UBS suffers embarrassing glitch
Word reaches me that UBS’s back office collapsed last Friday after the release of the US non-farm payrolls.
As a result, it is claimed that the bank maintained its wider spreads for several hours longer than normal after the data came out, as this was the only way it could slow down the ticket flow.
According to a bank spokesperson, activity at the front end was not compromised. “Following a large systems release, some customers may have noticed that we were slightly slower than normal in confirming some trades. Our overall settlements capability was not materially affected and we are working to ensure any issues are rectified as swiftly as possible. This has had no impact at all on our front-office pricing,” the spokesperson said.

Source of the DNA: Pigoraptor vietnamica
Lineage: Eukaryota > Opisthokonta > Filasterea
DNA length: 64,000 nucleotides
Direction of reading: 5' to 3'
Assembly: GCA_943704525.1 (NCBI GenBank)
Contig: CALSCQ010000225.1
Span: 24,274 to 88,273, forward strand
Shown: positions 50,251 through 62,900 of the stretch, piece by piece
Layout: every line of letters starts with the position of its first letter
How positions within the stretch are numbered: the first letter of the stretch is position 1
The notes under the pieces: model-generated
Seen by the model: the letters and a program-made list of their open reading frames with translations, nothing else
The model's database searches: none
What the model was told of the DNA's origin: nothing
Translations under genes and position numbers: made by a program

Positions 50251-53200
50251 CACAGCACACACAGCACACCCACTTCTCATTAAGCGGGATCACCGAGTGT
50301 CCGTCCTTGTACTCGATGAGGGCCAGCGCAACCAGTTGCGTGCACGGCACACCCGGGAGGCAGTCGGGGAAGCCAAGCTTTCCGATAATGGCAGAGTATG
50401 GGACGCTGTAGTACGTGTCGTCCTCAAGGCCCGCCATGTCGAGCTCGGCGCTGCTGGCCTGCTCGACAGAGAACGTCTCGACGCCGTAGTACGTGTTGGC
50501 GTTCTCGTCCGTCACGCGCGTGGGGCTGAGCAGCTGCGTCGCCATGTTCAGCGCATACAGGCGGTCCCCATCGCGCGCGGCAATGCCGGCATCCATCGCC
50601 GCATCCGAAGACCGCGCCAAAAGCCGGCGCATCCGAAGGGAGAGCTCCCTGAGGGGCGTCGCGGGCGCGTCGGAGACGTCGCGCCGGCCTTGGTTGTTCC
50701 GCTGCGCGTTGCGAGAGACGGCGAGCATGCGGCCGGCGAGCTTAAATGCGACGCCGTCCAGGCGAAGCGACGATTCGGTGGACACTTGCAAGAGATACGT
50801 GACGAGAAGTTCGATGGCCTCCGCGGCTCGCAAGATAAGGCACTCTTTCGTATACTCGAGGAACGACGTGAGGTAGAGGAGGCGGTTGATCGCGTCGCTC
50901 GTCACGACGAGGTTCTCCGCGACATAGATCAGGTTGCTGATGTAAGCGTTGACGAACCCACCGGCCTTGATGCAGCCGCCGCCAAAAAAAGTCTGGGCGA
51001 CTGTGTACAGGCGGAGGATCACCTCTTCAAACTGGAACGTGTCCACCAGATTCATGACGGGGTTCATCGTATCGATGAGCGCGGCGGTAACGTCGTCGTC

Of course, UBS is not the only bank to have suffered a clag-up in its back office. The bank recently told me that one of its strengths is its robust infrastructure and that a “high level of automation is essential to efficiency”. With the back office becoming an increasingly important business differentiator, UBS will be keen to ensure its systems are reliable.
Part of the problem the banks have is that it is not easy to rip out legacy systems and some of them have struggled to cope with the explosion in ticket volumes.